Detecting the MET Exon 14 Skipping Mutations in NSCLC

January 16, 2020
Willemina R. Geurts-Giele, PhD

Willemina R. Geurts-Giele, PhD, discusses 2 approaches used to detect the MET exon 14 skipping mutation in patients with non-small cell lung cancer.

Willemina R. Geurts-Giele, PhD, University Medical Center, Rotterdam, The Netherlands, discusses 2 approaches used to detect theMETexon 14 skipping mutation in patients with non-small cell lung cancer (NSCLC).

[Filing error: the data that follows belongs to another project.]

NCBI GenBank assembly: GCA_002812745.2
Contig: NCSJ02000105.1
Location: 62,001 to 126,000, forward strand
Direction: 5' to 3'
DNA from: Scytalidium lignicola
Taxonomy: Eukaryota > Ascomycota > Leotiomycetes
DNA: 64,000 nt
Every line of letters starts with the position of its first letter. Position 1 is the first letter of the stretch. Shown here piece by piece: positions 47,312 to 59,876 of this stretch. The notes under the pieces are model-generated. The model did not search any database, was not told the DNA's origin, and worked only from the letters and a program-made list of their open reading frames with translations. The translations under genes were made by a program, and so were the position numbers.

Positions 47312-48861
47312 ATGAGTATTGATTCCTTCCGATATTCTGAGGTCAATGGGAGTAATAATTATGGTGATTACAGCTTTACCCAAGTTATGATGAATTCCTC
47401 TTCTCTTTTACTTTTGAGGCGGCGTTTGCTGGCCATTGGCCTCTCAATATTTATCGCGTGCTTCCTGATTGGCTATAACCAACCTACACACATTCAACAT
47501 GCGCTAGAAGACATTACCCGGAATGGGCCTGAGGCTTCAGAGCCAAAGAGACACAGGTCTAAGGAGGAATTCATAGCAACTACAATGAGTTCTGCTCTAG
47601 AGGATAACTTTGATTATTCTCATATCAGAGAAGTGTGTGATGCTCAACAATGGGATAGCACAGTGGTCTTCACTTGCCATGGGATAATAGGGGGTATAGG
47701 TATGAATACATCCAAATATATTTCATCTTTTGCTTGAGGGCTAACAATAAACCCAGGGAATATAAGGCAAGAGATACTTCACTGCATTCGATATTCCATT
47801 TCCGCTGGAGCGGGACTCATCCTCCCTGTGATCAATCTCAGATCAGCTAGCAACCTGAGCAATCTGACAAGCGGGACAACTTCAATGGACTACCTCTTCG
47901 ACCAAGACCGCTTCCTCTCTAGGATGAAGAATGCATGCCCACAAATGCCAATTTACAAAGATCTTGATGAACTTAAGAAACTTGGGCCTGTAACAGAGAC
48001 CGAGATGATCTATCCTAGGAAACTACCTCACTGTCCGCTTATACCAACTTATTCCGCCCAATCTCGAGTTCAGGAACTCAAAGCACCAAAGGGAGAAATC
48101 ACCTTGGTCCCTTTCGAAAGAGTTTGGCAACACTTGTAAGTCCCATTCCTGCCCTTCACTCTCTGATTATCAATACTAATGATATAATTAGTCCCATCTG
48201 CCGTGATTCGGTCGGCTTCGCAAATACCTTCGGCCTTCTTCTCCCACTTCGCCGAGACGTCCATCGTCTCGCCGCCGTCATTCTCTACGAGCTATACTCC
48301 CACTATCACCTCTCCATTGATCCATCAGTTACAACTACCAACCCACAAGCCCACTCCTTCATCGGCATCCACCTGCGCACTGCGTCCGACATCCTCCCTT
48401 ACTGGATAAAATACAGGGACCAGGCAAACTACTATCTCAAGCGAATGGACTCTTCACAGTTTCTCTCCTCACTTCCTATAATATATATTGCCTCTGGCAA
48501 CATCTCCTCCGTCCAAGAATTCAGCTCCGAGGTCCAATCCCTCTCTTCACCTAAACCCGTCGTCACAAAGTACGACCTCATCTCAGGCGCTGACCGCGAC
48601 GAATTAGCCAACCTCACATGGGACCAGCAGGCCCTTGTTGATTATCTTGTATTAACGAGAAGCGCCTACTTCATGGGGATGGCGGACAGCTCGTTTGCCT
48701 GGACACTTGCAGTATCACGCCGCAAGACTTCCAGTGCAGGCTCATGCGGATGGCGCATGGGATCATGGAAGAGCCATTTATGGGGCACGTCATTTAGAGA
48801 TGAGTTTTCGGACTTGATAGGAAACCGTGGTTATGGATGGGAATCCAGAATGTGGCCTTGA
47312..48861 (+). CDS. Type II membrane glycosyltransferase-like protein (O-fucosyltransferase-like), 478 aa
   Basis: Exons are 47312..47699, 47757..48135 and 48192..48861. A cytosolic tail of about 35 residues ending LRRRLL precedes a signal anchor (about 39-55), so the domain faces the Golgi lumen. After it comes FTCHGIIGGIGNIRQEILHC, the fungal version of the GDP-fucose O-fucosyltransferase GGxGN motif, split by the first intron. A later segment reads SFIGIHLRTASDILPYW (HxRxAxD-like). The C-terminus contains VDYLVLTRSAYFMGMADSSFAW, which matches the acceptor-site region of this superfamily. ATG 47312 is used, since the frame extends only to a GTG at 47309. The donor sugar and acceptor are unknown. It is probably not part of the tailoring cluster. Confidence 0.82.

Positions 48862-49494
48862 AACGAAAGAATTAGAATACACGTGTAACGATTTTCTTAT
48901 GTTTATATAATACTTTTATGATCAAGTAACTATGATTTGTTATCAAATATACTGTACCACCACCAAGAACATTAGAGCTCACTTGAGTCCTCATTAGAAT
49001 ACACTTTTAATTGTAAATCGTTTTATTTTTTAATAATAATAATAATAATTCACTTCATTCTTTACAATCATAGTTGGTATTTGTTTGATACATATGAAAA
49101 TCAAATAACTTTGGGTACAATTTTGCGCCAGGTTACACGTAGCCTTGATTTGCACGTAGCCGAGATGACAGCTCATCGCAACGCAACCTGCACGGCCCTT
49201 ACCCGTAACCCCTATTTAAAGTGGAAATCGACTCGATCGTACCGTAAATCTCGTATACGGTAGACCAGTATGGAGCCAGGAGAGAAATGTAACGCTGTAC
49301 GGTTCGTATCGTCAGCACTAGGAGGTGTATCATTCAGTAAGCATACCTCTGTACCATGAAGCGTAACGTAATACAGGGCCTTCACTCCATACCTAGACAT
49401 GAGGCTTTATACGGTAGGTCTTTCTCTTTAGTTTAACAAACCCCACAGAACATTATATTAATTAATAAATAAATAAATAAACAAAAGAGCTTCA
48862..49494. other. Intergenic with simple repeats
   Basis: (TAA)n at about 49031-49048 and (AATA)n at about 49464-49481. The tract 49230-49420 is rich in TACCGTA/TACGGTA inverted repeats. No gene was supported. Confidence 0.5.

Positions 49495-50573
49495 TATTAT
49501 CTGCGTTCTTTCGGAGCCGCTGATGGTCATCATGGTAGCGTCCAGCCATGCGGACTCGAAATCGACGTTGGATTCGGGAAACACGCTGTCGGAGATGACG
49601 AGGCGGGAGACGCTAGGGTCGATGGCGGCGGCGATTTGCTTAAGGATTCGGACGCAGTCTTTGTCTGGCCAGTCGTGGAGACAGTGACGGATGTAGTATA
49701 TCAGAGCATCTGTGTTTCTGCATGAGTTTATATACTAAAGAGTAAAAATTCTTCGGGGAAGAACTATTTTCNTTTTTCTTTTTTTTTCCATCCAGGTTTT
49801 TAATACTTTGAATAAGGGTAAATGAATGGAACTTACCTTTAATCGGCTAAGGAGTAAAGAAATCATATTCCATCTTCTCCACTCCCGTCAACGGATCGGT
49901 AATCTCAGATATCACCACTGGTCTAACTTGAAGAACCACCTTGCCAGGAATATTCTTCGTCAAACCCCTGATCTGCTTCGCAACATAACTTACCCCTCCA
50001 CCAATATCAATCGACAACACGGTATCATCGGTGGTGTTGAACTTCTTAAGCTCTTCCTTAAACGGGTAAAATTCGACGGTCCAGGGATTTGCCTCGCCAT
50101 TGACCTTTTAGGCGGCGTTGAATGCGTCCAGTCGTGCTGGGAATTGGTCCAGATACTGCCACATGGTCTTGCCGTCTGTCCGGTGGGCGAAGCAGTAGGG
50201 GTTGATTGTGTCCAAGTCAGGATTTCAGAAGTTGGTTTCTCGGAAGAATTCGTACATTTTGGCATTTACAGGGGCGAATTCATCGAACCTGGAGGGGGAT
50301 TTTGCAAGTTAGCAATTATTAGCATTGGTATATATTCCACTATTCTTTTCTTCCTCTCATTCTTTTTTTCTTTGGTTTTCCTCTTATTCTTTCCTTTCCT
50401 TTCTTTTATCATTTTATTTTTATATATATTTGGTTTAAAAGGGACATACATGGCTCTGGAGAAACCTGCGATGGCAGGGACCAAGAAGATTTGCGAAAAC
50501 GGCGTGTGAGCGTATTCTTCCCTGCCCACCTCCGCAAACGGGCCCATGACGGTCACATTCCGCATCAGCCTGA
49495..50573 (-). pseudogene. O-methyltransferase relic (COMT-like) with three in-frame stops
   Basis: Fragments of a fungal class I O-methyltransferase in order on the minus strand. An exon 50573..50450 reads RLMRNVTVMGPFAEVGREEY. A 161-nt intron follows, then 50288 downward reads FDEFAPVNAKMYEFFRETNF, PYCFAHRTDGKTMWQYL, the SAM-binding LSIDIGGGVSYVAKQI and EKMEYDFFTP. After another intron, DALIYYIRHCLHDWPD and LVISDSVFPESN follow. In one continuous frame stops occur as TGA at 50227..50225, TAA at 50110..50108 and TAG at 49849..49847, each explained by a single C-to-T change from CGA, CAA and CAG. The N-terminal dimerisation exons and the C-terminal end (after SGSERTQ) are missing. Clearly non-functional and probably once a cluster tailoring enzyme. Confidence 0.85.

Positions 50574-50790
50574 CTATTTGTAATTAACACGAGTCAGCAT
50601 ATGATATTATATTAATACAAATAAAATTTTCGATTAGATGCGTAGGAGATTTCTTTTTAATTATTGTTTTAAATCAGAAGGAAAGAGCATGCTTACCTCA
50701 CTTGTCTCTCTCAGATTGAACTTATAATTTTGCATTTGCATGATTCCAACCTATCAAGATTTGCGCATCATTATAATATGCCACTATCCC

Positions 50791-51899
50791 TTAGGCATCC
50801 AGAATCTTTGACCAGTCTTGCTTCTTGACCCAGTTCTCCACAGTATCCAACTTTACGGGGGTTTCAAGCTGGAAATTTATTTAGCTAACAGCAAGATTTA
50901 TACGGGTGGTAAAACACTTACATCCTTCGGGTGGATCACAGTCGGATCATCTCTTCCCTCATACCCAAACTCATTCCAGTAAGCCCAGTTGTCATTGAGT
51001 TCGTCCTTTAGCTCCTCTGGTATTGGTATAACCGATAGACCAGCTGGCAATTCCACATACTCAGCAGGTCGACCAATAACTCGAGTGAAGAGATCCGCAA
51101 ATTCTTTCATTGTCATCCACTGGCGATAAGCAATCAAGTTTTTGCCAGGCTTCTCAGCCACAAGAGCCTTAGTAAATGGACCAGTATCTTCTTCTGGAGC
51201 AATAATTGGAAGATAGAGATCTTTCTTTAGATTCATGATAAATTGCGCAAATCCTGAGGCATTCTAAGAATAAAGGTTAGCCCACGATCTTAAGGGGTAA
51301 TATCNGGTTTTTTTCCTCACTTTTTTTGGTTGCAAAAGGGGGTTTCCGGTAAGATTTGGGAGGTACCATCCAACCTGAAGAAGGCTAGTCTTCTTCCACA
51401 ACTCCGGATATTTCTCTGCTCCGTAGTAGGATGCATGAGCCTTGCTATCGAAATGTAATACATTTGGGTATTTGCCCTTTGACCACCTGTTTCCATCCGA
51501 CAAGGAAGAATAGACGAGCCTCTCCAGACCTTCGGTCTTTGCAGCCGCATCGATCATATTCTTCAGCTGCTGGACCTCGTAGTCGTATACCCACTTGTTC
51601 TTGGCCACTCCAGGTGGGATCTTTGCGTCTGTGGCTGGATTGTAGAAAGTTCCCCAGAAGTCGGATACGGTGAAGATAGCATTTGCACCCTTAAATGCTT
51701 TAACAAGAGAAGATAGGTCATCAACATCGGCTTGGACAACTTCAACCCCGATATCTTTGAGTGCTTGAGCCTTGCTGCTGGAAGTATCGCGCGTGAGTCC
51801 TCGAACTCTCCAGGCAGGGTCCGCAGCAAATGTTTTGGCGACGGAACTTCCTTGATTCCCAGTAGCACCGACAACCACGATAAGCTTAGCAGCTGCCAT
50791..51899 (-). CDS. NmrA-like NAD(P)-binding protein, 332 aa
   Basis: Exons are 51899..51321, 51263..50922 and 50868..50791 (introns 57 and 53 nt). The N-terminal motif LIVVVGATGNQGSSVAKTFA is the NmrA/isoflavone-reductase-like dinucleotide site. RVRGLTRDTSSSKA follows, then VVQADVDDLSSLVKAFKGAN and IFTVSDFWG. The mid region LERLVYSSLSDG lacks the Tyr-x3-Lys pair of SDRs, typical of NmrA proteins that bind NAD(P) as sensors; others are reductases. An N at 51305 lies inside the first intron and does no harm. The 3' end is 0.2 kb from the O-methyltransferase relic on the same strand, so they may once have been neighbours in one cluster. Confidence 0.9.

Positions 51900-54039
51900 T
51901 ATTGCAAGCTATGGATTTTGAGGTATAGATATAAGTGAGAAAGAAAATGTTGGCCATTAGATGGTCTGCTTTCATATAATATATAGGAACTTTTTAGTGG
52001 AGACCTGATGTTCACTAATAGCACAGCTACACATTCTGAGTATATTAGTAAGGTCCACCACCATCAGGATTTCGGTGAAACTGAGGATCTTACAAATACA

Clinicians can use either RNA or DNA, Geurts-Giele says. With RNA, a simple polymerase chain reaction is used because it is the same event, which is very easy. However, the downside is that patients with NSCLC do not have as much material.

DNA analyses are routinely done in pathology departments, while the use of RNA is still evolving in labs. In her analysis, Guerts-Giele used DNA analysis to determine theMETexon 14 skipping mutation because they regularly run the analysis on their patient’s materials.